15

Indeed, a keen observation. This observation is made as well by Abarbanel and Malbim, who both explain that the first time, Shmuel ran to Eli, as he was Eli's servant and he was motivated to serve him properly. However, when he went to Eli, and it turned out Eli had never called him in the first place, he was a bit embarrassed. So the second time, he was ...


15

According to http://www.rci.rutgers.edu/~uzwiak/AnatPhys/Cardiovascular_System.html the heart touches the chest wall between the 5th and 6th ribs. So if this passage means that he literally stabbed him at the 5th rib, it would have been a very efficient and quick kill.


15

Rashi to Shmuel Aleph 15:3 explains that the Amalekites were sorcerers and were capable of disguising themselves as animals - and for this reason Shaul was commanded to kill even the animals. In his commentary to Devarim 25:19 he brings another explanation: The eradication of the memory of Amaleik had to be absolute, and even if animals remained alive they ...


12

As you said, Ralbag (and most of the commentaries) understand this to be talking about statues of some kind. (Metzudas David to 5:8 also cites this as a second explanation.) So according to that view of things, David had nothing against the blind and lame people any more than against any of the other Jebusites. Metzudas David's first explanation (to 5:6), ...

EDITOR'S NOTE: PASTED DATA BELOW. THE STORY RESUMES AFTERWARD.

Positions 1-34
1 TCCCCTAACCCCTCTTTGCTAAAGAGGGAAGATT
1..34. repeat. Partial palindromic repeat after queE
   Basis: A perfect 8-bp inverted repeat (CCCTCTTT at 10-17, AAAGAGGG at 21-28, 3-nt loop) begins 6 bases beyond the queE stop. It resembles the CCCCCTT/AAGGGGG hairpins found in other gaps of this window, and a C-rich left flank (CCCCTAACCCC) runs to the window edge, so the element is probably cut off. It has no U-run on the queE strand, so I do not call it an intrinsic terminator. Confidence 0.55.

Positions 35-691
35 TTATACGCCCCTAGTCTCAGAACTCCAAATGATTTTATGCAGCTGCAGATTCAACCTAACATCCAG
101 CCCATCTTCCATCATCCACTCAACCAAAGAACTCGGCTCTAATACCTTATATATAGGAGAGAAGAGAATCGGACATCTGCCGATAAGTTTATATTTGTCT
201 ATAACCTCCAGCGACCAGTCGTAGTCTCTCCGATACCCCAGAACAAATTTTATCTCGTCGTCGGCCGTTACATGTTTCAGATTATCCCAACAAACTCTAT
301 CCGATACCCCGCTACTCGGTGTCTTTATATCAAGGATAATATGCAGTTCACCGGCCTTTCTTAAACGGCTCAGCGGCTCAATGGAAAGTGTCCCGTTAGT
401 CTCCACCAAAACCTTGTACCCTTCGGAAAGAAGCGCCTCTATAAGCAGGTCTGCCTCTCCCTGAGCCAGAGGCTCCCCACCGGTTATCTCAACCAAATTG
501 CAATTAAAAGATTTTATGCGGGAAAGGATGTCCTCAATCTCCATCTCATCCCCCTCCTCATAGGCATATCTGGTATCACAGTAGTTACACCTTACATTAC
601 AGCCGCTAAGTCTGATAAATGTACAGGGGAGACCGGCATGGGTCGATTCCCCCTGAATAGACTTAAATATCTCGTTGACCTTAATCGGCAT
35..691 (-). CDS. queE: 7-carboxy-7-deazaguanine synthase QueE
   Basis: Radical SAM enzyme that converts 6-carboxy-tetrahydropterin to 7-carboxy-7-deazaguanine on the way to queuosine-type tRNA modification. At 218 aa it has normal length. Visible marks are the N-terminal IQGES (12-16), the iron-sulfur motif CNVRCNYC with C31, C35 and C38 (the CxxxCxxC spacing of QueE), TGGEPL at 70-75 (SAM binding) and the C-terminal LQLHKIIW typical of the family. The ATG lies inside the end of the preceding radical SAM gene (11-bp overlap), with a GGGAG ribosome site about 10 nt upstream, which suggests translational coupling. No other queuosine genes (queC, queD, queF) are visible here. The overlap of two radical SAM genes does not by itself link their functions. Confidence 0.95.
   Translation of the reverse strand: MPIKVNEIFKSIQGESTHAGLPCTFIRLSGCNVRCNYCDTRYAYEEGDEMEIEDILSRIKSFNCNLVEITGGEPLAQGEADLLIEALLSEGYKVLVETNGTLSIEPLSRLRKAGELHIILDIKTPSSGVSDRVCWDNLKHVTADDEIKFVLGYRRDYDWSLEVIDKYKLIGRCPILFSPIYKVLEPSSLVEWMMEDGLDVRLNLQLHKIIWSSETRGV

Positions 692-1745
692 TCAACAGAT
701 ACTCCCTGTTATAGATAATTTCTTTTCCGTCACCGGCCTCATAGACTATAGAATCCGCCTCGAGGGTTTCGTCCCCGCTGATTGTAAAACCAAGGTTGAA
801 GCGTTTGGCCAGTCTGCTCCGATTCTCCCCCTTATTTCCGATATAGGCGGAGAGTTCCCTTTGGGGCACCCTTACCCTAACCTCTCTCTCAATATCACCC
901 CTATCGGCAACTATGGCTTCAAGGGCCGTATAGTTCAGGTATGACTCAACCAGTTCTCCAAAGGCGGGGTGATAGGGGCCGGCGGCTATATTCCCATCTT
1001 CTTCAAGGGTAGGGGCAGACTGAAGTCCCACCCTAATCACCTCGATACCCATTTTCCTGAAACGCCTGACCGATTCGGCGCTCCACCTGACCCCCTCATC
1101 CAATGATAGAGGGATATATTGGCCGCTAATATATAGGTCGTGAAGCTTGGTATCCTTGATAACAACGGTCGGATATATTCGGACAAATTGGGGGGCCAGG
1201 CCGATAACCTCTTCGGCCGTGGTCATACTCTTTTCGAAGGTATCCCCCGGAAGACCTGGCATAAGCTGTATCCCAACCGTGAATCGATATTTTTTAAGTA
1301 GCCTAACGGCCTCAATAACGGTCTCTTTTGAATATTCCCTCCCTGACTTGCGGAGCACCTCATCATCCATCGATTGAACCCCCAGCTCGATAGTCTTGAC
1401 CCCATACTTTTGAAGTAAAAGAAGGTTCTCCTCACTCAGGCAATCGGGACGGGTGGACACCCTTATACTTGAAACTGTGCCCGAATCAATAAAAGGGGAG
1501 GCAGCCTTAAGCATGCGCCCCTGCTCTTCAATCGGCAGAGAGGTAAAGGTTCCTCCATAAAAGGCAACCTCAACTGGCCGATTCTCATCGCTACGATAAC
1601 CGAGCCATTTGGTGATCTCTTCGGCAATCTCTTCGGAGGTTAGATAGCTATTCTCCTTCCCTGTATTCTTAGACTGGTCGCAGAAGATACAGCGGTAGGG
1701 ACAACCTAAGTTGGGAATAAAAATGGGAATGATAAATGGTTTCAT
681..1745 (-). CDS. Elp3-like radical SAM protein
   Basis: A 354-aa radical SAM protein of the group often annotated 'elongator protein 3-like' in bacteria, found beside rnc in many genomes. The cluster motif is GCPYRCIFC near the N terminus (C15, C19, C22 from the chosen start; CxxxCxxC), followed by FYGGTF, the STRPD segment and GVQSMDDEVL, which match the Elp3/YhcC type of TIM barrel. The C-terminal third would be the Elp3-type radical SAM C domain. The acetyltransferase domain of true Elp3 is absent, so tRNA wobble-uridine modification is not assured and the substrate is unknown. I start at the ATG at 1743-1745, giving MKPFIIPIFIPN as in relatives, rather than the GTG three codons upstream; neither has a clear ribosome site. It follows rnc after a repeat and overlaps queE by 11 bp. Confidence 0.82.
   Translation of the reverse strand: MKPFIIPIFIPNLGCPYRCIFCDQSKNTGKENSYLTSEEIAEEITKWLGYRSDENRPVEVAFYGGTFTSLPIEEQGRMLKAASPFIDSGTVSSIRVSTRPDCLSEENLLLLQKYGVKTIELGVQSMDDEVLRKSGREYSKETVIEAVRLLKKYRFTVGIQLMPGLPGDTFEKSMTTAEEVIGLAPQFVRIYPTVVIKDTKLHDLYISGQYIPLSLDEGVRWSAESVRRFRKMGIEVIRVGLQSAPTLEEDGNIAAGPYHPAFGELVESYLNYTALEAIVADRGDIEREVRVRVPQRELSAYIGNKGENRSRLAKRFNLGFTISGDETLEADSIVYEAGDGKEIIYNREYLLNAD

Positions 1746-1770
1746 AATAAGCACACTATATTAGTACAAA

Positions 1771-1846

12

The Chidushei HaGriz (§ 161) comments that the narrative between Shmuel and Shaul is a basis for the Rambam's opinion in 6:4. In verse 18, Sh'mu'el says that Sha'ul was told to destroy אֶת-הַחַטָּאִים אֶת-עֲמָלֵק: And the LORD sent thee on a journey, and said: Go and utterly destroy the sinners the Amalekites, and fight against them until they be consumed....


12

Kli Yakar - Shmuel 2 says he was called Hachiti, either because he was a convert from Chais or he lived amongst the Bnei Chais. Either way he was a Jew.


11

David's status after his anointing and before Shaul's death was actually, according to Megillah 14b, the subject of a halachic dispute between him and Avigayil. David himself held that he was a king for all purposes, and that therefore Naval (who had denied his men food and insulted him - I Sam. 25) was a rebel against the monarchy and could be put to death ...


10

"The box in which the Philistines sent a gift to the G-d of Israel was placed next to it" (Bava Basra 14a). To expand on Shalom's answer: The basic reason that the Philistines made these particular images is that these were the plagues they had been struck with (I Sam. 5:6 and Rashi there). Malbim (to 6:4-5) explains that the Philistine "priests and ...


10

M'tzudos quotes Rabi Yochanan as saying that that spot is particularly dangerous because of the presence there of the liver and gallbladder.


10

The Gemara in Kiddushin says that he was Jewish - Kiddush 76b: אמר רב יהודה אמר רב כדי שתהא זכותן וזכות אבותם מסייעתן והאיכא (שמואל ב כג, לז) צלק העמוני מאי לאו דאתי מעמון לא דיתיב בעמון והאיכא (שמואל ב כג, לט) אוריה החתי מאי לאו דאתי מחת לא דיתיב בחת (Summary) As a member of Dovid's army, Uriah had impeccable lineage. He was called "Hachiti" ...


9

This example does not seem to be one of Biblical errancy. Rashi was saying that the author of this particular work within the Bible chose a derogatory nickname, replacing Baal for the negative Boshet. (Or perhaps even contemporaries of Ish Boshet called him that.) Rashi was not saying that scribes edited out Ish Boshet and replaced the original Biblical text....